Bodily Fluids Policy
Blood and bodily fluids (e.g. faeces, vomit, saliva, urine, nasal and eye discharge) may contain viruses or bacteria capable of causing disease. It is therefore vital to protect both yourself and others from the risk of cross infection. In order to minimize the risk of transmission of infection both staff and pupils should practice good personal hygiene and be aware of the procedure for dealing with bodily spillages. This document is to be used in conjunction with Public Health: Guidance on infection control in schools and other childcare settings (September 2014).
Staff are advised to contact the Caretaker so that he can arrange to clean the area appropriately, but the initial clean-up of the situation should be carried out by the person(s) who is at the scene of the incident:
Bodily Fluid Spillage Clean-Up Procedure:
Cordon off the area until clean-up is completed.
Put on disposable gloves from the nearest First Aid kit.
Place absorbent towels over the affected area and allow the spill to absorb.
Wipe up the spill using these and then place in a bin (which has a bin liner).
Put more absorbent towels over the affected area and then contact the Caretaker for further help.
If a Bodily Fluid Disposal Kit is available then the instructions for use should be followed. If not then contaminated paper towels need to be placed in a bin with a bin liner, tied up and ideally put in a yellow bin bag or double bagged and put in an outside bin.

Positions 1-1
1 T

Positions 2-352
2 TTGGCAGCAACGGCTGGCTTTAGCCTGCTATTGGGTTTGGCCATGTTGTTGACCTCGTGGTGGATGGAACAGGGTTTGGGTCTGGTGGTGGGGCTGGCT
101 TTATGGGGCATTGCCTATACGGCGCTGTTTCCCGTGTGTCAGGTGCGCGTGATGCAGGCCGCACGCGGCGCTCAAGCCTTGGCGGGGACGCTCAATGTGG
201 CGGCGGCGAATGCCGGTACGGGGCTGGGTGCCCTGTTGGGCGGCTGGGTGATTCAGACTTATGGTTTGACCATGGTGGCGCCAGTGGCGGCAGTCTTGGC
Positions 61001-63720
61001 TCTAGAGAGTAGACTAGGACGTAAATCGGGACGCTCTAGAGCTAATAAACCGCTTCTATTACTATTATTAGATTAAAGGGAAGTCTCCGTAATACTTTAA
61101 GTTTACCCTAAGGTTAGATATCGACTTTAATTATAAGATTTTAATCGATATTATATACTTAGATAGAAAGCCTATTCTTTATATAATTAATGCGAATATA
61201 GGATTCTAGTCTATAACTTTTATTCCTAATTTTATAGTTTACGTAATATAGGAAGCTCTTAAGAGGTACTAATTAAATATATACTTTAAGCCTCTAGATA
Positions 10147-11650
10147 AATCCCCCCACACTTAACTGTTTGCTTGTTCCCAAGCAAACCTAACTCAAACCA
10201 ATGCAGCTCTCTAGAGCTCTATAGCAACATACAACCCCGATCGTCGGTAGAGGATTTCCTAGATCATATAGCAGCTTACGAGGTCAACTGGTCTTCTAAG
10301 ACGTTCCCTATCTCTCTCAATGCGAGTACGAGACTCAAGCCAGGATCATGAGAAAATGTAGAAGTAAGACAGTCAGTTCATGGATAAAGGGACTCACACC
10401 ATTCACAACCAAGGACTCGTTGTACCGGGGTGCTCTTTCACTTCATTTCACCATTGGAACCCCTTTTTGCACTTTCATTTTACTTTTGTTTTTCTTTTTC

If the spillage has been quite extensive then the area may need to be closed off until the area can be cleaned correctly.
The area must be cleaned with disinfectant following the manufacturer’s instructions.
An appropriate hazard sign needs to be put by the affected area.
The area should be ventilated and left to dry.
All reusable cleaning equipment needs to be appropriately disinfected according to the manufacturer’s instructions.
Anyone involved in cleaning up the spillage must wash their hands.
Please note that:
The bin that has had the soiled paper towels put in needs to be tied up and ideally placed in the yellow bin or double bagged and put in an outside bin.
Any article of clothing that has been contaminated with the spill should be wiped cleaned and then put in a plastic bag and tied up for the parents to take home.
Any soiled wipes, tissues, plasters, dressings etc. must ideally be disposed of in the clinical waste bin (yellow bag). If not available then the gloves being used needs to be taken off inside out so that the soiled item is contained within them. This can be placed in a sanitary waste disposal bin which is regularly emptied.